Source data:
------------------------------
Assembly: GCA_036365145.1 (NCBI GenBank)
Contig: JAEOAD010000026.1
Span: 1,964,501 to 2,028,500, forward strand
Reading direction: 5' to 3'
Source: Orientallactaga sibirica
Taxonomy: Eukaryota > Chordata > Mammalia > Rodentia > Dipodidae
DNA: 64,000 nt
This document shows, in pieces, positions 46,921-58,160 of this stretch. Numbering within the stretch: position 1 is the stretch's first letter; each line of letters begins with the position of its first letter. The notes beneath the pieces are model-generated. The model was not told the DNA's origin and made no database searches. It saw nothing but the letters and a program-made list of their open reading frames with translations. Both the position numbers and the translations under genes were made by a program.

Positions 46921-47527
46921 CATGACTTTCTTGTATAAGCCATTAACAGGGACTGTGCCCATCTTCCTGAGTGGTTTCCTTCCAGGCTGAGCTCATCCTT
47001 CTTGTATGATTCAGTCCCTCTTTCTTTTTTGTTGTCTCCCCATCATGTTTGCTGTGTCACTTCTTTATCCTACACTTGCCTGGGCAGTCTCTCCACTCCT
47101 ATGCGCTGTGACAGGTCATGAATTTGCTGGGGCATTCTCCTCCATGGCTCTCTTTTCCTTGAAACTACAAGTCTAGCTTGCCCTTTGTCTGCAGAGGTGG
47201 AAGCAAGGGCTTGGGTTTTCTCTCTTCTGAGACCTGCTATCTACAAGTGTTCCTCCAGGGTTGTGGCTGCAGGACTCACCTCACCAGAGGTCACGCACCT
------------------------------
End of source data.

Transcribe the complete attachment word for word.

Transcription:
Assembly: GCA_036365145.1 (NCBI GenBank)
Contig: JAEOAD010000026.1
Span: 1,964,501 to 2,028,500, forward strand
Reading direction: 5' to 3'
Source: Orientallactaga sibirica
Taxonomy: Eukaryota > Chordata > Mammalia > Rodentia > Dipodidae
DNA: 64,000 nt
This document shows, in pieces, positions 46,921-58,160 of this stretch. Numbering within the stretch: position 1 is the stretch's first letter; each line of letters begins with the position of its first letter. The notes beneath the pieces are model-generated. The model was not told the DNA's origin and made no database searches. It saw nothing but the letters and a program-made list of their open reading frames with translations. Both the position numbers and the translations under genes were made by a program.

Positions 46921-47527
46921 CATGACTTTCTTGTATAAGCCATTAACAGGGACTGTGCCCATCTTCCTGAGTGGTTTCCTTCCAGGCTGAGCTCATCCTT
47001 CTTGTATGATTCAGTCCCTCTTTCTTTTTTGTTGTCTCCCCATCATGTTTGCTGTGTCACTTCTTTATCCTACACTTGCCTGGGCAGTCTCTCCACTCCT
47101 ATGCGCTGTGACAGGTCATGAATTTGCTGGGGCATTCTCCTCCATGGCTCTCTTTTCCTTGAAACTACAAGTCTAGCTTGCCCTTTGTCTGCAGAGGTGG
47201 AAGCAAGGGCTTGGGTTTTCTCTCTTCTGAGACCTGCTATCTACAAGTGTTCCTCCAGGGTTGTGGCTGCAGGACTCACCTCACCAGAGGTCACGCACCT